David Sarkies
Feb 04, 2014 David Sarkies rated it really liked it  ·  review of another edition
Recommends it for: People who like horror
Recommended to David by: My book club
Shelves: horror
Medical Science in 19th Century England
5 February 2014

As I was reading this book the thought that was going through my mind was how doctors in the 19th Century would, during the middle of the night, raid graveyards for freshly buried corpses, exhume them, and take them back to their laboratories to dissect them. This story however goes a little further because it is suggested that the main character goes beyond exhuming freshly buried corpses to creating his own corpses.
However, as I thought a
Apr 22, 2014 Onysha rated it liked it  ·  review of another edition
Shelves: horror
I'm not really into horror stories because I have enough trouble sleeping already. I gave "The Flayed Hand" by Guy de Maupassant only a quick flip at the bookstore a long time ago because I found it pretty scary. The only horror story I'd properly read before RLS' "The Body Snatcher" was W.W. Jacob's "The Monkey's Paw", which I read for my English Lit class.

So, I don't have much experience with horror stories, and the best I can do is compare "The Body Snatcher" with "The Monkey's Paw."

The ver
Inspired by a real murder case, where Burke and Hare murdered fifteen people and sold the bodies to a private anatomy school. Not really scary per se (more like a tale of conscience and principles), but pleasantly moody in a traditional ghost story way. The ending reminded me of a particularly unpleasant one, that I had already forgotten. Crap. The whole body snatching thing is a really interesting topic, which shows the wonderful weirdness of people back then.
This story is great on so many levels! First it works as a scary story, the charaters are easy to imagine and the settings are brittiant. But there is also the whole dilemma of man vs. nature that so many gothic stories debate. For what is sociaty to do, when the hunger for knowledge about human anatomy needs more bodies to stod then can leagally be provided?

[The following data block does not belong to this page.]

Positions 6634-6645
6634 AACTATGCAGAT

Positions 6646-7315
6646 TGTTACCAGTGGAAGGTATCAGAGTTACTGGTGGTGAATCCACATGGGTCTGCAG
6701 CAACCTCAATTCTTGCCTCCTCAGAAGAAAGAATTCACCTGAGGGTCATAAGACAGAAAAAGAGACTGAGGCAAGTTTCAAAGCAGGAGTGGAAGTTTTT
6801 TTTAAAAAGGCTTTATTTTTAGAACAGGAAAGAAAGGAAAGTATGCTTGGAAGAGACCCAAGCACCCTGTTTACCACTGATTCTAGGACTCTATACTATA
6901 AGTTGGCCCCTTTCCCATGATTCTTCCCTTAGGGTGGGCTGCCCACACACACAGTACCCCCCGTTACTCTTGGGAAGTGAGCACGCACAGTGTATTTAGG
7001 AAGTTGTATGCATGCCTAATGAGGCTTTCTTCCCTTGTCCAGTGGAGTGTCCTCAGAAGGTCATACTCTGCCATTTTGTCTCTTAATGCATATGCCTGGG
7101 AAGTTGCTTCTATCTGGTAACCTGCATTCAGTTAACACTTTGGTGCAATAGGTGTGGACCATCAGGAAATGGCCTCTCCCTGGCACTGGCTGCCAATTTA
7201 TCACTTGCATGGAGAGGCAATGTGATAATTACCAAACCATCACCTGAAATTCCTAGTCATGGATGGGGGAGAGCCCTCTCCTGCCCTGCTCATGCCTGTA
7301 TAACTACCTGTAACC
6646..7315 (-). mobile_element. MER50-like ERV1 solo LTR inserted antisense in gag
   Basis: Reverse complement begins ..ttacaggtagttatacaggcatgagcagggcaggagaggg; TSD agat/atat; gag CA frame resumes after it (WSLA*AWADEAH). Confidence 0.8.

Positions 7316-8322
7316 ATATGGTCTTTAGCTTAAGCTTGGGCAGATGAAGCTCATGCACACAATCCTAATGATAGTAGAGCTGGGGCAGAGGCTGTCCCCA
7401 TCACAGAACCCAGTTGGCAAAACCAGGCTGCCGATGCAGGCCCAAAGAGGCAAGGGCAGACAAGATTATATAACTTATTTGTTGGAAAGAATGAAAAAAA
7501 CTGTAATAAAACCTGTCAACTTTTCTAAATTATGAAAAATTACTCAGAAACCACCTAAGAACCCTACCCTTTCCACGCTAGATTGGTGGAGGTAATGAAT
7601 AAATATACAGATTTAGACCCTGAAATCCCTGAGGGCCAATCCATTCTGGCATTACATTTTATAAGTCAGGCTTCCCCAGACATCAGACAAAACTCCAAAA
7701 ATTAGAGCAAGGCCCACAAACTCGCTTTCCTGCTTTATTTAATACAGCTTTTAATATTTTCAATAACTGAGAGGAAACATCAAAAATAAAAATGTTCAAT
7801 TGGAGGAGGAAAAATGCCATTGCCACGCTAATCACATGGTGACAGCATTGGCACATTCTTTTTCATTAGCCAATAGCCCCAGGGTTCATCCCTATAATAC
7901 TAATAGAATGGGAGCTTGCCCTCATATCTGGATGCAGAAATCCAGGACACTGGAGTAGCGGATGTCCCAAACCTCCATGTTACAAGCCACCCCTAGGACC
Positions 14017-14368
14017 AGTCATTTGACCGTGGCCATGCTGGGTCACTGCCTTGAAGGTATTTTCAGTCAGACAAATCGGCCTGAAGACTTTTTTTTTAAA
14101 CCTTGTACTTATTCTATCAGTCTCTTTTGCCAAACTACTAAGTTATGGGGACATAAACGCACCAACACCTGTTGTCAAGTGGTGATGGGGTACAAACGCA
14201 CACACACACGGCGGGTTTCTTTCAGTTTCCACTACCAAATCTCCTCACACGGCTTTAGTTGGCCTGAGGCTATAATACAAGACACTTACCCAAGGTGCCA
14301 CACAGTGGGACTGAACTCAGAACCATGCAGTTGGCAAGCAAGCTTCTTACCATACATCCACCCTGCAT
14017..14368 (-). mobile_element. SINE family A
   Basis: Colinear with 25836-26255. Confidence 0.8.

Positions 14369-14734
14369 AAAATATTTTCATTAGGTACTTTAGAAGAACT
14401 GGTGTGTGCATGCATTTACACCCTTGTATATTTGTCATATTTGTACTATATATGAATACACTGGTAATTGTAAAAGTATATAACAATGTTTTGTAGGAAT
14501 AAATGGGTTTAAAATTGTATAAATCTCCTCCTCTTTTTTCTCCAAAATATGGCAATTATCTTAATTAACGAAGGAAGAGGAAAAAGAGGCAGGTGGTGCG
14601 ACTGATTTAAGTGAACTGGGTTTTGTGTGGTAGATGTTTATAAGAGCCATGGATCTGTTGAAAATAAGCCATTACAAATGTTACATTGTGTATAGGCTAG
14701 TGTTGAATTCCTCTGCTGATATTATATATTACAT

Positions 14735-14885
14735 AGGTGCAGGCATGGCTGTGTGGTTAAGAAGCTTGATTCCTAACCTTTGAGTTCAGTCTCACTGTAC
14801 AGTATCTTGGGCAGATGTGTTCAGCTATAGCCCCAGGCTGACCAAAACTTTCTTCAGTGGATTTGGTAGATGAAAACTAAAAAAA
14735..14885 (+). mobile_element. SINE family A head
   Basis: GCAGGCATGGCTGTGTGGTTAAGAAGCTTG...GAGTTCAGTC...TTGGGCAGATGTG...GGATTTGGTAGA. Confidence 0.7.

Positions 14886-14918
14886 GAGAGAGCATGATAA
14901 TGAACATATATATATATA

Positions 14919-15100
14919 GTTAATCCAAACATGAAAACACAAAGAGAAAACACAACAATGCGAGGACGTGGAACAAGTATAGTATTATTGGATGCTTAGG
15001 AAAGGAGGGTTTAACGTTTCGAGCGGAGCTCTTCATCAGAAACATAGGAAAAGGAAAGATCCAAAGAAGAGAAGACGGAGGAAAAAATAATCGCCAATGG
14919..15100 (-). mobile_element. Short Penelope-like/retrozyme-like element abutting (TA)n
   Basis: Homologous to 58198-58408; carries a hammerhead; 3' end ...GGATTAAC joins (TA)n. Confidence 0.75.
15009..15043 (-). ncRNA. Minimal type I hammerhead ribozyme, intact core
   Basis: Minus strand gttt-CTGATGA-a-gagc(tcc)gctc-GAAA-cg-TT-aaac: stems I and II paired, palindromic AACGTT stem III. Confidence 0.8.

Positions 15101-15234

This did not "slip through the cracks" as I believed. I had read tthis, though back in the just century. A familiar story based on real body snatchers. A short thriller for a fast read. Victorian lit staple from Stevenson.
Andrew Ives
On the plus side, this is well-written, atmospheric, mysterious and moves along at a pace. On the other hand, it is rather grisly and the 'big surprise' at the end was frankly disappointing. Quite fun for a short bus journey or the like, but it's no Dr J & Mr H. I'd give it 3.25/5 stars
Nov 18, 2011 Susan rated it liked it  ·  review of another edition
Shelves: fiction, own, digital
This is published separately, but it has more the feel of a short story than even a novella. It seemed very much to me like a Poe story, starting with an event in the present that prompts a character to tell the tale of something horrific that had happened in his past.
Sep 24, 2012 Nicole rated it it was amazing  ·  review of another edition
Shelves: uni-books, victorian
Stevenson never disappoints! This was a creepy story, despite it not being a supernatural tale (which I thought it would be).
Corto pero un tanto oscuro. No profundiza mucho en la historia, pero es buena igualmente.

"You can't begin and then stop. If you begin, you must keep on beginning; that's the truth.”
Sep 27, 2014 Nicole rated it liked it  ·  review of another edition
Ultimately this was less 'creepy--even coincidental--but possible' and more 'inexplicable/unlikely mini-horror', but either way, a fun short.
Aug 25, 2008 Themistocles rated it liked it  ·  review of another edition
Shelves: lit
Not Stevenson's best, but still a collection of three short stories that are very much in his style and therefore really enjoyable.
Marts  (Thinker)
Classic horror short story by Stevenson, highlighting the consequences of greed...
Nov 15, 2016 Thabata rated it it was ok  ·  review of another edition
Shelves: 2016